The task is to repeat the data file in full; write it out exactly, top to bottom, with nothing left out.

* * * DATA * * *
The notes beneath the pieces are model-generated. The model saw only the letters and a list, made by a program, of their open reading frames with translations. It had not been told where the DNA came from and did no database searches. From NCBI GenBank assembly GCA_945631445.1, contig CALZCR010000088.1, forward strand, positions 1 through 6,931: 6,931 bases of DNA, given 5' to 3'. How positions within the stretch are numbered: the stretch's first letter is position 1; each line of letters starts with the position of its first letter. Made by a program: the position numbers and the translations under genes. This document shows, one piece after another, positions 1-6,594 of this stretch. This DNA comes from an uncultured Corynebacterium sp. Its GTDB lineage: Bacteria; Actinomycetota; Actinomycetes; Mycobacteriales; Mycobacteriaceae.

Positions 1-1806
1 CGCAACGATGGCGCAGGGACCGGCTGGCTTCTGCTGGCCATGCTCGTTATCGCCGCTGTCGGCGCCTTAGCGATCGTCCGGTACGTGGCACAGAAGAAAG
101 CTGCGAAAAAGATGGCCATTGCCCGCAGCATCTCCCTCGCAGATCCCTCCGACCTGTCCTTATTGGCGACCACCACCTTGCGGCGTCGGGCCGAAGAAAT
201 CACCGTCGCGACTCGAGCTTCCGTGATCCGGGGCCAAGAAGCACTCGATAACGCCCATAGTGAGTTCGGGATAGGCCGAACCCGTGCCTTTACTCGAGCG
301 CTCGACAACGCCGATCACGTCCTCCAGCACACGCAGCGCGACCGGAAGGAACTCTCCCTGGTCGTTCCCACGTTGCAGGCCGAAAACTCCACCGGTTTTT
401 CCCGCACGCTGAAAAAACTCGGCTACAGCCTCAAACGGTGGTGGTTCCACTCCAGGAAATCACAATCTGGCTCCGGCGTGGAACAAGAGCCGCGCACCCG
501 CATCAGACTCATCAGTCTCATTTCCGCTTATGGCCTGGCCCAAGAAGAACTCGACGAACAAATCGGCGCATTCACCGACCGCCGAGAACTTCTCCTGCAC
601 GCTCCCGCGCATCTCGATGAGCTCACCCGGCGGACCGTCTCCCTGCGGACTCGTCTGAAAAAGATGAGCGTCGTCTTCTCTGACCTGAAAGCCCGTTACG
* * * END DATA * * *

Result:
The notes beneath the pieces are model-generated. The model saw only the letters and a list, made by a program, of their open reading frames with translations. It had not been told where the DNA came from and did no database searches. From NCBI GenBank assembly GCA_945631445.1, contig CALZCR010000088.1, forward strand, positions 1 through 6,931: 6,931 bases of DNA, given 5' to 3'. How positions within the stretch are numbered: the stretch's first letter is position 1; each line of letters starts with the position of its first letter. Made by a program: the position numbers and the translations under genes. This document shows, one piece after another, positions 1-6,594 of this stretch. This DNA comes from an uncultured Corynebacterium sp. Its GTDB lineage: Bacteria; Actinomycetota; Actinomycetes; Mycobacteriales; Mycobacteriaceae.

Positions 1-1806
1 CGCAACGATGGCGCAGGGACCGGCTGGCTTCTGCTGGCCATGCTCGTTATCGCCGCTGTCGGCGCCTTAGCGATCGTCCGGTACGTGGCACAGAAGAAAG
101 CTGCGAAAAAGATGGCCATTGCCCGCAGCATCTCCCTCGCAGATCCCTCCGACCTGTCCTTATTGGCGACCACCACCTTGCGGCGTCGGGCCGAAGAAAT
201 CACCGTCGCGACTCGAGCTTCCGTGATCCGGGGCCAAGAAGCACTCGATAACGCCCATAGTGAGTTCGGGATAGGCCGAACCCGTGCCTTTACTCGAGCG
301 CTCGACAACGCCGATCACGTCCTCCAGCACACGCAGCGCGACCGGAAGGAACTCTCCCTGGTCGTTCCCACGTTGCAGGCCGAAAACTCCACCGGTTTTT
401 CCCGCACGCTGAAAAAACTCGGCTACAGCCTCAAACGGTGGTGGTTCCACTCCAGGAAATCACAATCTGGCTCCGGCGTGGAACAAGAGCCGCGCACCCG
501 CATCAGACTCATCAGTCTCATTTCCGCTTATGGCCTGGCCCAAGAAGAACTCGACGAACAAATCGGCGCATTCACCGACCGCCGAGAACTTCTCCTGCAC
601 GCTCCCGCGCATCTCGATGAGCTCACCCGGCGGACCGTCTCCCTGCGGACTCGTCTGAAAAAGATGAGCGTCGTCTTCTCTGACCTGAAAGCCCGTTACG